Polish Soldiers in Fife

One of our members, Jenny Robertson, came across this Polish mosaic in St Andrews.

She writes, “I noticed in during my wandering through the town when I was tour guiding. I looked up the internet. Two sites, one being the chaplaincy of St. Andrews University, say it was done by three Polish soldiers in 1941. And that’s all I could discover. It’s a beautiful tribute and badly needs restoration.”

We also discovered a picture of the mosaic on Flickr, which includes this commentary.

“… during the Second World War, when St Andrews and the surrounding area played hosts to the Polish Army in exile. In 1940, Polish units, evacuated from France, took over the coastal defences in parts of eastern Scotland. Poles became closely associated with the town and, at the end of the war, many settled and remained in the St Andrews area. A mosaic panel in the wall of the Town Hall expresses the gratitude of Polish soldiers for the hospitality received from the people of St Andrews. A bust of General Wladyslaw Sikorski, the Prime Minister of the Government-in-Exile and Commander-in-Chief of the Polish forces, whose headquarters were in the nearby city of Perth, stands in a St Andrews park.”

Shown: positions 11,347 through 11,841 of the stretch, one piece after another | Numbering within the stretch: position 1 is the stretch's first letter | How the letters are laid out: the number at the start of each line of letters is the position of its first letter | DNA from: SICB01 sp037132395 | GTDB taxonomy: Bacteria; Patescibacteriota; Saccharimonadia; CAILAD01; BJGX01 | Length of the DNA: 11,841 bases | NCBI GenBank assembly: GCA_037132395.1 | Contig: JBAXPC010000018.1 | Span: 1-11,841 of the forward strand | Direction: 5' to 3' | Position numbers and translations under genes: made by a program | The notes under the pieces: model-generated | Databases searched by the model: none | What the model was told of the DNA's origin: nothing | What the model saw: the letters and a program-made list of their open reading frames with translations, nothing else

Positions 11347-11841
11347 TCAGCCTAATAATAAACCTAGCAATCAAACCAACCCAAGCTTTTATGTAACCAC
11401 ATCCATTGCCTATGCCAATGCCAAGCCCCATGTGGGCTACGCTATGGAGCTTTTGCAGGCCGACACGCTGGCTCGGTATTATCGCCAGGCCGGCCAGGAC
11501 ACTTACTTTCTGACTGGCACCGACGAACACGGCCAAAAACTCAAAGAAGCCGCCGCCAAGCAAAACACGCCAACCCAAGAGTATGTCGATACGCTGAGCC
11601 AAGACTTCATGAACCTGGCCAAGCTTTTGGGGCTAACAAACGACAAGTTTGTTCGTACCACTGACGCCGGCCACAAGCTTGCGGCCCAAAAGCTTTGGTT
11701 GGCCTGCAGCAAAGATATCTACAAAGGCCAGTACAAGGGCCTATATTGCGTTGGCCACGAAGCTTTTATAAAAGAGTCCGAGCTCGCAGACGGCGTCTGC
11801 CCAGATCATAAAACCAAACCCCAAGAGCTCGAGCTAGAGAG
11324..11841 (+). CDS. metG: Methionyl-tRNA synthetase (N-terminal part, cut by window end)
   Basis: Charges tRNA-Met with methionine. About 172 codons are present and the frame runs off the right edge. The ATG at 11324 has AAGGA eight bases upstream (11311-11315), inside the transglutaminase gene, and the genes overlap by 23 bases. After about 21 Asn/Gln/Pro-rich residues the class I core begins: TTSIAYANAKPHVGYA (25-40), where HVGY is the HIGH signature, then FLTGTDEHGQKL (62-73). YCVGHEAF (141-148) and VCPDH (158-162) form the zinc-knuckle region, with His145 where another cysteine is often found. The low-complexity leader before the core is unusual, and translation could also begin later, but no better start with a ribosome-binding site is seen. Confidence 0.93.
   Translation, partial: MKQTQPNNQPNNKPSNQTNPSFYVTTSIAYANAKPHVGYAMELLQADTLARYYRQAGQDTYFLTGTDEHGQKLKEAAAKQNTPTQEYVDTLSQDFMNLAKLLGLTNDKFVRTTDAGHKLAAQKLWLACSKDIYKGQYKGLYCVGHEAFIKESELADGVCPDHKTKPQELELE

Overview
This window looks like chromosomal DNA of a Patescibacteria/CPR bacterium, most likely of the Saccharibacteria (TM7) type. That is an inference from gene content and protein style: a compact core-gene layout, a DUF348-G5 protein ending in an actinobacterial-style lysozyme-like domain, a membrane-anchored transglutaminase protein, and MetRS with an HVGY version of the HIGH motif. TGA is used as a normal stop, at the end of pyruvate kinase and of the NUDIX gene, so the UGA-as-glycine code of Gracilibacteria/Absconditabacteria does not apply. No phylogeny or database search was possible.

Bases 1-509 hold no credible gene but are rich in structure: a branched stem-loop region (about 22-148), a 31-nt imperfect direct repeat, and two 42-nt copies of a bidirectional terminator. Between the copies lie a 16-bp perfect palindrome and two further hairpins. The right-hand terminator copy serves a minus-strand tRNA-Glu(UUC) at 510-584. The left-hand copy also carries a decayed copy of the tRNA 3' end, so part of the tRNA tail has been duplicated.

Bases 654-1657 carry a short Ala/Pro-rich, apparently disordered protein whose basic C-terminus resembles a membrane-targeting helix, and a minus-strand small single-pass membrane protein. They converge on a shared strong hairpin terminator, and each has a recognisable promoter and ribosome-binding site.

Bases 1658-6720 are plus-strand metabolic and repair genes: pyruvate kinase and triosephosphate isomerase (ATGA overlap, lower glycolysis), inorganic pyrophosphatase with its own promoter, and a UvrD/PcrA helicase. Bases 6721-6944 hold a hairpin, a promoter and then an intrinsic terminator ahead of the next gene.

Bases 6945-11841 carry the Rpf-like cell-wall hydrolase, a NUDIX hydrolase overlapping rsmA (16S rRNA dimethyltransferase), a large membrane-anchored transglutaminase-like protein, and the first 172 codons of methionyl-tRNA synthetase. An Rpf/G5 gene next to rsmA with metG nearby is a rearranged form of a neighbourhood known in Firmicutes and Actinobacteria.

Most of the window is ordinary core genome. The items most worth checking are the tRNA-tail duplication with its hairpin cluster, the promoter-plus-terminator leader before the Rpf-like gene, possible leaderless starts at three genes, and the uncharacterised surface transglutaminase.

Earlier this month The Guardian’s Great British Art Tour series featured another image of a Polish soldier in Fife, made more recently.

Jane Freel, collections curator, ONFife Museums and Galleries, introduced the painting ‘Memories of a Polish Paratrooper’, which evokes the life and memories of an imagined soldier. It was created in 2006 by Marie Louise Wrightson, a graduate of Duncan of Jordanstone College of Art & Design, for Fife Contemporary’s Past Present project.

(c) Marie Louise Wrightson; Supplied by The Public Catalogue Foundation

 

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